Good morning everyone,

Yesterday was a bit warm, wasn't it? If it had been sunny, it would have felt like summer in Canada! The high was 18C!  Today we'll see a high of only 14C, but it'll be a bit sunnier. Tuesday will be cooler again with a high of 9C-but it'll still be sunny (well a mix of sun and clouds-but at least it won't be raining!). The rest of the week will see cloudier weather and highs between 9C and 11C and a chance of rain the end of the week...

Well, it's Setsubun. Here's some help in explaining the day in English. Is everything right?

Setsubun (せつぶん or 節分) guide

The basics of celebrating setsubun

February 3 is Setsubun (せつぶん or 節分) in Japan. People all over Japan hold various ceremonies. Here is a general guide to setsubun in Japan.

Setsubun means "the changing of the season". Japanese people used to celebrate this four times a year; Spring, Summer, Autumn and Winter but now it's only really celebrated this time of year-'spring' according to the Chinese lunar calendar.

Ancient Japanese belived that the world tends to become unstable during the transition of the seasons (Setsubun). Therefore, they used to hold various ceremonies to prevent ogres or goblins (depending on how you translate "oni") from coming to their towns or homes.

But in contemporary Japan, people are too busy so people only celebrate the Spring Setsubun because Spring represents a new start from winter.

The following day, Feburary 4th, 2011 is called Risshun (Lichun or りっしゅん or 立春) - the beginning of Spring.

What to do during Setsubun?

The two most common ways to celebrate setsubun are Mamemaki (まめまき or 豆まき) and eating Eho-maki (えほうまきお or 恵方巻き).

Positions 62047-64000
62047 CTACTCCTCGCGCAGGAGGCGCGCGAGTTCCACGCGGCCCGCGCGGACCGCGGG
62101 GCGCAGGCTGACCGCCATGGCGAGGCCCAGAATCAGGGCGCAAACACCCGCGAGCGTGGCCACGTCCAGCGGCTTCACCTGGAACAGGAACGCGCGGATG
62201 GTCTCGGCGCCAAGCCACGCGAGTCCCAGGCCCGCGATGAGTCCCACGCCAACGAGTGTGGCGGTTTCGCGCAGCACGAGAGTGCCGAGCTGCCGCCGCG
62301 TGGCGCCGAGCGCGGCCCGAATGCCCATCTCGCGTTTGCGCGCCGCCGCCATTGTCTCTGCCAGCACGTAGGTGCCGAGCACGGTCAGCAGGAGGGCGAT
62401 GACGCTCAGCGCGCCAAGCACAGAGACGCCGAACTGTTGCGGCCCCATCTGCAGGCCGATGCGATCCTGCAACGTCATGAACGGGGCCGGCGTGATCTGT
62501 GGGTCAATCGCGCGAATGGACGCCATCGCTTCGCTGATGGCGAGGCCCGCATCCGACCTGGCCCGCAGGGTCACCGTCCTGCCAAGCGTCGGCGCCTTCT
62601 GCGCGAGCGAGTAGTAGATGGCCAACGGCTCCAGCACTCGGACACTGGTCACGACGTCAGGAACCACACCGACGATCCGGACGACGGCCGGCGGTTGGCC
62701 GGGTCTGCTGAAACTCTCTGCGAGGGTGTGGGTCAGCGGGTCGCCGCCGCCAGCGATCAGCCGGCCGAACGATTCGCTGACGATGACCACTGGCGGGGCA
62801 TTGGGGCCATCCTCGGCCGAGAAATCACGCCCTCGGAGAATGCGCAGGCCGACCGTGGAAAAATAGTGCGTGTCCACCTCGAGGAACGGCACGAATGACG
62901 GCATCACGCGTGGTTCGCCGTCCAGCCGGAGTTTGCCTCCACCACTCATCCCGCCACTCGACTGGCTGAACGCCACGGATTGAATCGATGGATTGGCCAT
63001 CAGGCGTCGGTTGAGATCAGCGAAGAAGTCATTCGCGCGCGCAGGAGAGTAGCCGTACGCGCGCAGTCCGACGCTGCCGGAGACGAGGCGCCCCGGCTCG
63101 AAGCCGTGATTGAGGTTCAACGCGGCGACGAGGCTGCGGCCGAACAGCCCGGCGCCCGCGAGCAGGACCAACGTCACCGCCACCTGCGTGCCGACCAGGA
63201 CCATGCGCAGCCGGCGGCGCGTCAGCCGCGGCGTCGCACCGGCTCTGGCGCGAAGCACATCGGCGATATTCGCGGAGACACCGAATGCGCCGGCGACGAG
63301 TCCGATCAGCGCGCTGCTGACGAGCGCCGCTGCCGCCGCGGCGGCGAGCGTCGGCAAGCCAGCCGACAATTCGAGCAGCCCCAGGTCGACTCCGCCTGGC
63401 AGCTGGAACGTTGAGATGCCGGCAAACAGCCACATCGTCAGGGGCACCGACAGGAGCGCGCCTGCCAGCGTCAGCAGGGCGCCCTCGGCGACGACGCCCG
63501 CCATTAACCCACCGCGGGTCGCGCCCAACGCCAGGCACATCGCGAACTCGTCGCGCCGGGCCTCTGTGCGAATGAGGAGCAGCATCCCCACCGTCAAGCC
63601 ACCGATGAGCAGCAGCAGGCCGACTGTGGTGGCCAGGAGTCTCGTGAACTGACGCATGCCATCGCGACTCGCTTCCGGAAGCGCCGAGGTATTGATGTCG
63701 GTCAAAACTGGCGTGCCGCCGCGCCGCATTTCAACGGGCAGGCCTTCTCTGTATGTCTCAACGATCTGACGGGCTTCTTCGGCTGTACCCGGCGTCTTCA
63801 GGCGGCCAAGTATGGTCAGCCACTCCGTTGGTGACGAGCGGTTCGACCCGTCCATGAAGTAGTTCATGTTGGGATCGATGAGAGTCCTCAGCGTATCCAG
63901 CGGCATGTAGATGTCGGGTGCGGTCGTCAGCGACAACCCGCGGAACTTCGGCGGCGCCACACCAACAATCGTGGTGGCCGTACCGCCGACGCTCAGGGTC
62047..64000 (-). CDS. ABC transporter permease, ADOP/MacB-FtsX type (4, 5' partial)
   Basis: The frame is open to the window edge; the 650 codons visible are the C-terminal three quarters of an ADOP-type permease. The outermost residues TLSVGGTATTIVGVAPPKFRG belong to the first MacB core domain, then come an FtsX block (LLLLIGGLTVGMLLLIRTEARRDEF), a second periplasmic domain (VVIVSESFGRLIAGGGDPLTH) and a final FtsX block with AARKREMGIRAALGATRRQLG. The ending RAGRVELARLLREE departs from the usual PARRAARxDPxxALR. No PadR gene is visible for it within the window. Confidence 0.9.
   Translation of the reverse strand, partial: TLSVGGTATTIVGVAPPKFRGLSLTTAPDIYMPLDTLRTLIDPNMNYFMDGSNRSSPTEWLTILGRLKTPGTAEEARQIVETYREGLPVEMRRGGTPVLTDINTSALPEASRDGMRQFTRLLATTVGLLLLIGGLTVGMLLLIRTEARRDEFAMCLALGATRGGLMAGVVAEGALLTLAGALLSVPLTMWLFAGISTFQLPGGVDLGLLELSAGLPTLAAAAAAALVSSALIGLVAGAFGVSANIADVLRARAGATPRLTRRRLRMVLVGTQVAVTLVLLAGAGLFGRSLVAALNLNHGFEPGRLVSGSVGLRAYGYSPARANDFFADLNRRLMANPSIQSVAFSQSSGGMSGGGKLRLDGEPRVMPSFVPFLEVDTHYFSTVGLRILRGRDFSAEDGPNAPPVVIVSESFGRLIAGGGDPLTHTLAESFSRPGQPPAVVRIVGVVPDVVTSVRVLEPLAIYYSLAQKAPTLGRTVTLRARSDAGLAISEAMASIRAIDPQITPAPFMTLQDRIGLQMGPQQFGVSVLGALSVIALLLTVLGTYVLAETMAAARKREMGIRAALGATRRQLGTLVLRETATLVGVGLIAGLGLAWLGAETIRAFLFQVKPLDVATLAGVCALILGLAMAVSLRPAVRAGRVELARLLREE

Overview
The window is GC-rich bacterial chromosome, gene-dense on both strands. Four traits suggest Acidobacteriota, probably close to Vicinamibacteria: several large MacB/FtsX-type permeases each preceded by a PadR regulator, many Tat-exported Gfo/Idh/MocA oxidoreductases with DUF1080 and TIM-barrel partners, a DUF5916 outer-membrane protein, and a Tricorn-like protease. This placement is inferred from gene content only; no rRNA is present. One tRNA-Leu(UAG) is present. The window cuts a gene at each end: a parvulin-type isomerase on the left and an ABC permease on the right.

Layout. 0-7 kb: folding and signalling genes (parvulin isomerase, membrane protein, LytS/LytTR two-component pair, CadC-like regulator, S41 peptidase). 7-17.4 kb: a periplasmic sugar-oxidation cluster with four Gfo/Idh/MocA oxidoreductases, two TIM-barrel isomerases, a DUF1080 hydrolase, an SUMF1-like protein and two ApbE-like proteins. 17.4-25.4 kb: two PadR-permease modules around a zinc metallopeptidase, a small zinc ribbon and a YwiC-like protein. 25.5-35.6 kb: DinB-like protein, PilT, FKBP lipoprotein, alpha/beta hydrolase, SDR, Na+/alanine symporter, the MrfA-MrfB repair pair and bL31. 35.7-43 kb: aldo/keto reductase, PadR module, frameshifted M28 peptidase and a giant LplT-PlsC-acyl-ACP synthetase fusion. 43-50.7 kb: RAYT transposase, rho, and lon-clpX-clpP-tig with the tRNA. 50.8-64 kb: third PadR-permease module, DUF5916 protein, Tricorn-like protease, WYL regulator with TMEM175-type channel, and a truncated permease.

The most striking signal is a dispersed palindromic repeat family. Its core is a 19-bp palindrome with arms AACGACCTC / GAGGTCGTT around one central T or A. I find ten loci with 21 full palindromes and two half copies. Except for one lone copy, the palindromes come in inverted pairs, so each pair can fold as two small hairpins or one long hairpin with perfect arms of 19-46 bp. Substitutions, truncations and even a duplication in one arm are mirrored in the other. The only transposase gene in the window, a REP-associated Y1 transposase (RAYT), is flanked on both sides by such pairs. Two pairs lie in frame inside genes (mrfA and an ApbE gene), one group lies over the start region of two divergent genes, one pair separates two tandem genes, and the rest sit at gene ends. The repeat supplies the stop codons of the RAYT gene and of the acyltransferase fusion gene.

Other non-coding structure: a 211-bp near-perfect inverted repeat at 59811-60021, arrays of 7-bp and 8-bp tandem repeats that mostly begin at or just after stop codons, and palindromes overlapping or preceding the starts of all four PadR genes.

Mame-maki (まめまき or 豆まき)

setsubun mamemaki

Mamemaki means "throwing soybeans". The rules of this ritual are varied depends on the regions.

Basically, the people throw a handful of soybeans out of their front door to drive Oni (Japanese ogres) or bad luck away. Then you throw soybeans into your house inviting good luck in.

Oni wa Soto!

When you throw soybeans outside of your house, you shout "Oni wa soto (おには そと)", which means "Oni! Get out (of my house)!".

If you have kids, dad or grandpa usually dress up like Oni, and the kids throw soybeans at them. If you go to any Japanese supermarket or department store, you can ususally find cheap Oni masks.

Fuku wa Uchi!

When you throw soybeans inside, you shout, "Fuku wa uchi (ふくはうち)", which means "Luck! Come on in".

If you go to a famous temple, you might see a celebrity, athlete or local politician throwing soybeans to the people. In local shrines you might see Toshi-otoko (としおとこ or 年男) or Toshi-onna (としおんな or 年女) throwing soybeans out.

Toshi-otoko & Toshi-onnna are the men and women who are the age of 12, 24, 36 etc that year. Basically, if the year matches your Chinese zodiac year, you are a toshi-otoko or toshi-onna for that whole year.

Eat your mame (soybeans)

At the end of the Mamemaki, you should eat the same number of soybeans as your age will be this year.

For instance, if you were born in 1980, you would eat 34 soybeans this year because you will turn 34 years old in 2014.

Eating Eho-maki (えほうまき or 恵方巻き)

setsubun ehomaki

Eho-maki is a large sushi roll with 7 ingredients. Usually maki is cut into bite-sized pieces, but during setsubun, you don't cut the maki. You need to hold the whole thing in your hands and eat it without stopping!

The ritual was only popular in Osaka area for a long time. But it started becoming popular throughout Japan starting in the early 2000s.

Eho (えほう or 恵方) means "good-luck side (or direction)". Maki (まき or 巻) means "roll".

When you eat Eho-maki, you must face to Eho (good-luch side). The Eho of 2014 is East/North East. You must close your eyes the whole time, and you can not talk until you finish eating. While eating, think about what you want to achieve after the spring and it will come true if you keep your eyes closed and don't talk. 

What will you think about tomorrow while eating your eho-maki?


Have a great day!

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